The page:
Last year I re-established my commitment to use technology that was meaningful for learning. I have spent most of today working on building various presentations and generally geeking-out with the tools.
I have re-discovered some pitfalls that have caught me in the past. First, it is so very tempting to sit down with a new tool and start playing. That is what I did today with Keynote on my iPad. Its pretty rad and I think I created some cool stuff. But, I worked for 6+ hours today and I don’t really have much to show for it. Learning new tools is slow business.
It has also become obvious again to me just how much I am content playing with the cool shiny tools instead of creating meaningful support. I really don’t want to just use technology because I have it, but that is pretty much what I did today.
Am I just out of practice “thinking with” my technology? I could have done this by hand in less than 25% of the time I took to do it today with my iPad. If I keep going will I get faster and then waste less time?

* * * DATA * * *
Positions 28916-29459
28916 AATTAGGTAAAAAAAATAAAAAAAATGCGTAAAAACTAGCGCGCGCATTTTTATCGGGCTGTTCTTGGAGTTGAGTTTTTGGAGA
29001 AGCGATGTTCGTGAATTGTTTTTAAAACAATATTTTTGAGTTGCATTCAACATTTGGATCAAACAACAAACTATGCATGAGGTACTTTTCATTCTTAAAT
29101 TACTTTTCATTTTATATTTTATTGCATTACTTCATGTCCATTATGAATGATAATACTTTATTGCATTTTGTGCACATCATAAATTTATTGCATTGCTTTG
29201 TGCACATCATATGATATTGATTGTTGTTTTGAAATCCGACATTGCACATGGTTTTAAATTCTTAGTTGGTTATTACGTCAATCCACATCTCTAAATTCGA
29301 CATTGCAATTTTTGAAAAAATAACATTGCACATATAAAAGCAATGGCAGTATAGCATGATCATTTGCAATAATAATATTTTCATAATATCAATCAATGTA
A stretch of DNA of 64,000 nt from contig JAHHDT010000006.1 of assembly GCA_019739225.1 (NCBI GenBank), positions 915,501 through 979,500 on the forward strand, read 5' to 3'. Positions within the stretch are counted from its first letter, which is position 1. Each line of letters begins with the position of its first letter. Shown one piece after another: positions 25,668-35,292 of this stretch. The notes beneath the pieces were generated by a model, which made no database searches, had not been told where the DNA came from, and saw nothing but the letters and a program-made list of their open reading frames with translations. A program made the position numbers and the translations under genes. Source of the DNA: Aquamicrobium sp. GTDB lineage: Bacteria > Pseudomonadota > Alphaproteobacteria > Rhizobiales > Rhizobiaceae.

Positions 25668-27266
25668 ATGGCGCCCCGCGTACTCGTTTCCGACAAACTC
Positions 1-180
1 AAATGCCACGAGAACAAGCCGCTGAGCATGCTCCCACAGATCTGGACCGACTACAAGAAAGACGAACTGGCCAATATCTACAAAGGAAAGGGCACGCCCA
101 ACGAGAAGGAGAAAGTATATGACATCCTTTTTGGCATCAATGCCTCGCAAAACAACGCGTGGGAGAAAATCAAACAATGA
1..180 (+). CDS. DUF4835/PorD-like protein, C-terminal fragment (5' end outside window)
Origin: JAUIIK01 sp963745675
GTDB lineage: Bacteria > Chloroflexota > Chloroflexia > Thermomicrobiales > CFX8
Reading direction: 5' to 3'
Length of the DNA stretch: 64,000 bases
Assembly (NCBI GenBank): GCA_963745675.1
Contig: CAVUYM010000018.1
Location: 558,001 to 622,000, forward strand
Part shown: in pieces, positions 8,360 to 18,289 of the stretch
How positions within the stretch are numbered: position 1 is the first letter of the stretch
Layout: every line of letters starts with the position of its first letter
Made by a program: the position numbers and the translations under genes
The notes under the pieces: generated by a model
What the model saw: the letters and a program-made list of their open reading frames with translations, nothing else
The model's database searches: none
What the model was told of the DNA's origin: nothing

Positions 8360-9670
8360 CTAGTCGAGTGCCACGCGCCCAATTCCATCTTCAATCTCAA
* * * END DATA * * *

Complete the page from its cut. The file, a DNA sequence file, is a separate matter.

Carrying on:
Am I falling into the trap of investing in bells and whistles and polished presentations over deep, meaningful content?
These fears parallel my fears in deepening my commitment to making my students work together. I have learned the hard way that the best way to quickly sour your students against group work is to assign them to a group to work on a task that doesn’t require they work together – – when you simply make them sit together and talk together but they really ought to be working alone, or collaborating with a neighbor only when needed.
I want to create meaningful activities for my students, infused with and delivered by up-to-date, powerful and attractive technology. I want this technology to empower my students, not just entertain them.
This is really hard to do well